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ABSTRACT: Petroleum Geology of Shallow-Water Basins Around Viti Levu, Fiji

Howard Johnson

From 1980 to 1982 five deep wells were drilled in the mainly shallow-water sedimentary basins around Viti Levu, Fiji. All the wells missed their limestone targets and were dry. There remain reasonable prospects, however, as there are numerous potential trapping styles, including reef-like anomalies. There are also indications from offshore geochemical anomalies that thermogenic hydrocarbons have been generated, and a possible "flat-spot" amplitude anomaly on seismic data may indicate trapped hydrocarbons. However, the major doubt concerning prospectivity is the availability of adequate source-rocks.

The Bligh Water Basin, north of Viti Levu, is interpreted as a late Miocene and younger strike-slip intra-arc basin that overlies a more extensive late Oligocene to late Miocene forearc basin. Total sedimentary thickness is unproven, but about 3 km of late Miocene and younger strata occurs locally. East-northeast-trending wrench faults and folds relate to the breakup of the outer Melanesian Arc in the late Miocene. Since the Pliocene extensional tectonism has been dominant.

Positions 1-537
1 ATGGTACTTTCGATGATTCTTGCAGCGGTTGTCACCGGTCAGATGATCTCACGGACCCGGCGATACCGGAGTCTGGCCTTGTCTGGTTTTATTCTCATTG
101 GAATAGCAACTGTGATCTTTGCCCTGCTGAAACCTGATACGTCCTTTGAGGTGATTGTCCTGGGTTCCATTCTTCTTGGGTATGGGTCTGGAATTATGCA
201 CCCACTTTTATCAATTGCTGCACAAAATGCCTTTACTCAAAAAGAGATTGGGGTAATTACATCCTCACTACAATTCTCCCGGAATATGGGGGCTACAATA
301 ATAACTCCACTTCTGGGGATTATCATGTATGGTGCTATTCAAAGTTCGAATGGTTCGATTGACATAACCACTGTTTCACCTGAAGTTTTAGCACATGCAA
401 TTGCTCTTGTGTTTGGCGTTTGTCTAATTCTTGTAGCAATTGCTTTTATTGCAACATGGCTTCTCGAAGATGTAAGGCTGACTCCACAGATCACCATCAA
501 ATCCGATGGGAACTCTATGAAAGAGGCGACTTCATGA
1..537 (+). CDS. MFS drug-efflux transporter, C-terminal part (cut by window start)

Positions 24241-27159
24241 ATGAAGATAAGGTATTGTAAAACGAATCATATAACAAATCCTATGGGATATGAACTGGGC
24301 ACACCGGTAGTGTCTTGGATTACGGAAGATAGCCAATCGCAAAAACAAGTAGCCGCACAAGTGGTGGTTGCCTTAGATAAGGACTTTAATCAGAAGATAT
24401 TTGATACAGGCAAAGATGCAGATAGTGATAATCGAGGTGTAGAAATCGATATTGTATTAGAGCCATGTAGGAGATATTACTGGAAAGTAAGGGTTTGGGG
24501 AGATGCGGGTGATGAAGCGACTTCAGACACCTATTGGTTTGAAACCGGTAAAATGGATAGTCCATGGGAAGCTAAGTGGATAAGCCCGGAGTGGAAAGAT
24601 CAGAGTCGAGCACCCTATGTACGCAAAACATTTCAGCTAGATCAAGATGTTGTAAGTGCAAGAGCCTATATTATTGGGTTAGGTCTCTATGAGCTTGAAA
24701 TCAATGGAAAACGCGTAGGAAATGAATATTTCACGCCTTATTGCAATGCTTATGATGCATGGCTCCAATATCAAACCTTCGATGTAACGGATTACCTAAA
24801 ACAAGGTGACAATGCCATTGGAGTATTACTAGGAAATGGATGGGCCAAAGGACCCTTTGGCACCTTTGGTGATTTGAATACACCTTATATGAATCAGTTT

Total sedimentary thickness in the Bad Waters basin, east of Viti Levu, is also unproven, but about 2 km of late Miocene to Recent strata locally occurs associated with northwest-trending late Pliocene extensional half-grabens. Pliocene rifting probably relates to regional extension associated with opening of the Lau basin.

AAPG Search and Discovery Article #90097©1990 Fifth Circum-Pacific Energy and Mineral Resources Conference, Honolulu, Hawaii, July 29-August 3, 1990